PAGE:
Sunday, August 05, 2001
Review: "Windhaven" by George R.R. Martin and Lisa Tuttle
But both writers have been around - and winning awards - for quite a while. Back in 1981, the duo teamed up for a novel called "Windhaven." For the book's 20th anniversary, Bantam Spectra has re-released it in a new hardcover edition.
Windhaven is a world of islands, wracked by violent storms which make ocean travel dangerous and at times impossible. The star sailors, who originally colonized the world, brought with them a metal cloth that they learned how to fashion into wings that allowed them to ride the storm's fierce winds.
Since that time, the flyers have become revered members of society, a caste the equal of the ruling Landsmen and far above the land-bound. Tradition dictates that the wings be passed down to a flyer's firstborn child when that child comes of age.
That's all about to change, though. Maris of Lesser Amberly is a land-bound child that dreams of the skies. She's adopted by the flyer Russ and trained to soar on the winds. But then her adoptive father has a son. By tradition, the wings must go to that son, but Maris' step-brother Coll has no desire to fly. Together, they challenge the age-old customs of flyer society and win. But that's where the real problems begin.
Fans of Martin who are expecting something like "Song of Ice and Fire" will be disappointed. It was written long before the current series and at a time when his focus was on science fiction rather than fantasy. On the other hand, fans who approach it with an open mind will find a lot to like.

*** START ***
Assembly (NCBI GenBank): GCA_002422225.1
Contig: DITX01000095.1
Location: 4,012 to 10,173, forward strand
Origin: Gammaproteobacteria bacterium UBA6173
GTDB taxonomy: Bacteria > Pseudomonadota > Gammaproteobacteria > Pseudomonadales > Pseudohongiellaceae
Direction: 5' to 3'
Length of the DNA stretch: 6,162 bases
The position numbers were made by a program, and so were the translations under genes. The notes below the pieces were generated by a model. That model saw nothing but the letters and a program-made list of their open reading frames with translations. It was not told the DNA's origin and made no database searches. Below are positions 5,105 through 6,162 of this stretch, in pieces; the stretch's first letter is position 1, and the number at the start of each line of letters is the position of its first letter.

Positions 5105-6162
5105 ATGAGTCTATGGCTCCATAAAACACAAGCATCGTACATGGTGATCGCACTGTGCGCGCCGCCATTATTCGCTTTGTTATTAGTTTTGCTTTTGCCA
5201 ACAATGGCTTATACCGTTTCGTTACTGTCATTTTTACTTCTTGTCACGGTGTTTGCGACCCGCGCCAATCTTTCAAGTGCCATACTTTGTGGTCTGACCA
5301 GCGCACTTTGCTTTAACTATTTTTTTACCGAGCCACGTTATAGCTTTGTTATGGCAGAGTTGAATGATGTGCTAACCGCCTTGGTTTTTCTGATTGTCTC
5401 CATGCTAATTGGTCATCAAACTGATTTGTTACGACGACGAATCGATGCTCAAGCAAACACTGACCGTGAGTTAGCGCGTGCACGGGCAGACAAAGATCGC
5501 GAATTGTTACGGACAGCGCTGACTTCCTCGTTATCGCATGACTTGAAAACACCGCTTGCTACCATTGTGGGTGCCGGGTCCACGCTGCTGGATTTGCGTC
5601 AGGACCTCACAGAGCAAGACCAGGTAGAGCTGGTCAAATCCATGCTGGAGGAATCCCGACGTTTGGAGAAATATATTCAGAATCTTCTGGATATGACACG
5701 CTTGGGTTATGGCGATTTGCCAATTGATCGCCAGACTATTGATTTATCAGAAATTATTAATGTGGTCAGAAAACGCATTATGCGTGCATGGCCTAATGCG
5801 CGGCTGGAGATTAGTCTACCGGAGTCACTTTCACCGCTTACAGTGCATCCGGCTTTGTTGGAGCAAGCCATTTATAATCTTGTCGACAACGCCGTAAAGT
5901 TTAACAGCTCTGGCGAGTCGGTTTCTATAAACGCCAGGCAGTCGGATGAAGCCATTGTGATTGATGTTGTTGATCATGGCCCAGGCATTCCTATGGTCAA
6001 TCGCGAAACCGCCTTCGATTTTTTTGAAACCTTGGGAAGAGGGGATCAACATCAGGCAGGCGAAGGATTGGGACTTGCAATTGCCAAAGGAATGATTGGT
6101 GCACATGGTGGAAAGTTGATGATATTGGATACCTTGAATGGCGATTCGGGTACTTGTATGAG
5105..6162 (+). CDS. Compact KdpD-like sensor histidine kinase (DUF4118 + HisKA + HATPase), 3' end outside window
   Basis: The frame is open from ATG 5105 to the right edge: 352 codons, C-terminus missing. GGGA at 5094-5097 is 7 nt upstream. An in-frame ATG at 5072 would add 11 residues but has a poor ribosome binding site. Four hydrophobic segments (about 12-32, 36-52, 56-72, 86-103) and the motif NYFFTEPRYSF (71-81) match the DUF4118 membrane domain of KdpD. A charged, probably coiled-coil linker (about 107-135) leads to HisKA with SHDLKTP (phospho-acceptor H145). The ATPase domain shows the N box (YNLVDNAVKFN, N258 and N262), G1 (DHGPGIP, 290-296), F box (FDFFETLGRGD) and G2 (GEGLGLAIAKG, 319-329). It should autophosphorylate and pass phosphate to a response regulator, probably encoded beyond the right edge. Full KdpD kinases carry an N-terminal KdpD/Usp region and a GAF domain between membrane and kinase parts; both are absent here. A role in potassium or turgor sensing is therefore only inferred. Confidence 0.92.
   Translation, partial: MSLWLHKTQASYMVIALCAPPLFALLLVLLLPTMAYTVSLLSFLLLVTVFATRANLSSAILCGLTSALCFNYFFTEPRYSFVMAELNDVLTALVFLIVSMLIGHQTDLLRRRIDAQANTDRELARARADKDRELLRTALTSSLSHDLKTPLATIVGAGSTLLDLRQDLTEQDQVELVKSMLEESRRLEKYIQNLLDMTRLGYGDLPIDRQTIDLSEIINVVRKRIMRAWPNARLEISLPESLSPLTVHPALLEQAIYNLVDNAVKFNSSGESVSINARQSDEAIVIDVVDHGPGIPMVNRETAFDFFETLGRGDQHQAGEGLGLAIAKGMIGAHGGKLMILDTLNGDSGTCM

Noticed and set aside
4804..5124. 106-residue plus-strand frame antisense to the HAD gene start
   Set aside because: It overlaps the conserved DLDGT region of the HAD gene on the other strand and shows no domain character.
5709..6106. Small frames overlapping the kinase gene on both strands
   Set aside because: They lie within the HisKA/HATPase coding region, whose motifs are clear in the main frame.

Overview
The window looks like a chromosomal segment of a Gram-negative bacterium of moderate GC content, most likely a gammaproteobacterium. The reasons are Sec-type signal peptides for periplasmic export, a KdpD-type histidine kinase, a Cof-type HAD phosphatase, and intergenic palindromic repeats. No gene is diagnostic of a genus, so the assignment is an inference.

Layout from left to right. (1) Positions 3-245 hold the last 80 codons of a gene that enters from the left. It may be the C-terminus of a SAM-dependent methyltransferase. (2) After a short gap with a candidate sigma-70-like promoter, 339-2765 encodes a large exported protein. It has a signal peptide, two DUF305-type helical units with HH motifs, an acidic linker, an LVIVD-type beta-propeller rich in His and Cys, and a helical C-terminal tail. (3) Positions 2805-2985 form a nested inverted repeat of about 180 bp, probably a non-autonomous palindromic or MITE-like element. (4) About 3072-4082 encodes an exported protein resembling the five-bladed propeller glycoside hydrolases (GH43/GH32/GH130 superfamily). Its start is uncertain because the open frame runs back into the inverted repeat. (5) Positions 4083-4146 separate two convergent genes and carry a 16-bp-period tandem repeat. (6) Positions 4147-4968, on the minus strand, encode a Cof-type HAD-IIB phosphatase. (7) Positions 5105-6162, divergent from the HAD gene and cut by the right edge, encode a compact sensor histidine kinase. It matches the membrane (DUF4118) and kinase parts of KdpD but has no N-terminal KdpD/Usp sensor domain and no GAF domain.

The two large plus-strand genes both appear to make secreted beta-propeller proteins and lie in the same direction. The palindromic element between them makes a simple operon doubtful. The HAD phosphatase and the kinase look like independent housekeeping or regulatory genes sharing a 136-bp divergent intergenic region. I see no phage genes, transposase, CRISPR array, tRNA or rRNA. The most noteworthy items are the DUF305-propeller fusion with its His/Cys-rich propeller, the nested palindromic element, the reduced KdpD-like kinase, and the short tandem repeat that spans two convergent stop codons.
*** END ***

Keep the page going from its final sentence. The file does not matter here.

The most intriguing aspect of "Windhaven" is the layout of the book. At first, I was a little disappointed that what I expected to be the main conflicts - the challenging of tradition and the struggle for acceptance - were seemingly resolved early in the book. But, like Maris, this novel also challenges traditional ideas.
Rather than one continuous story with a beginning, middle and end, "Windhaven" is more like a collection of short stories that reflect the pivotal moments in the life of someone who has had a great impact on her society. At first it may seem a little disjointed and choppy, but viewed as a collection of scenes, it becomes a powerful tale of change and the consequences of that change.
Some online fans of Martin have been critical of the book because it's unlike his more recent work. I disagree. There are numerous similarities between this book and his newer works, especially in the characters. Maris is a great deal like Arya in her strength and determination, and I have to believe that perhaps Val One-Wing was a forerunner to the Imp - a character who is exceptionally unlikeable - but somehow the reader ends up pulling for him.
If you can approach this book without preconceived notions of what it should be like, it will make an enjoyable interlude during the wait for the next volume of "Song of Ice and Fire."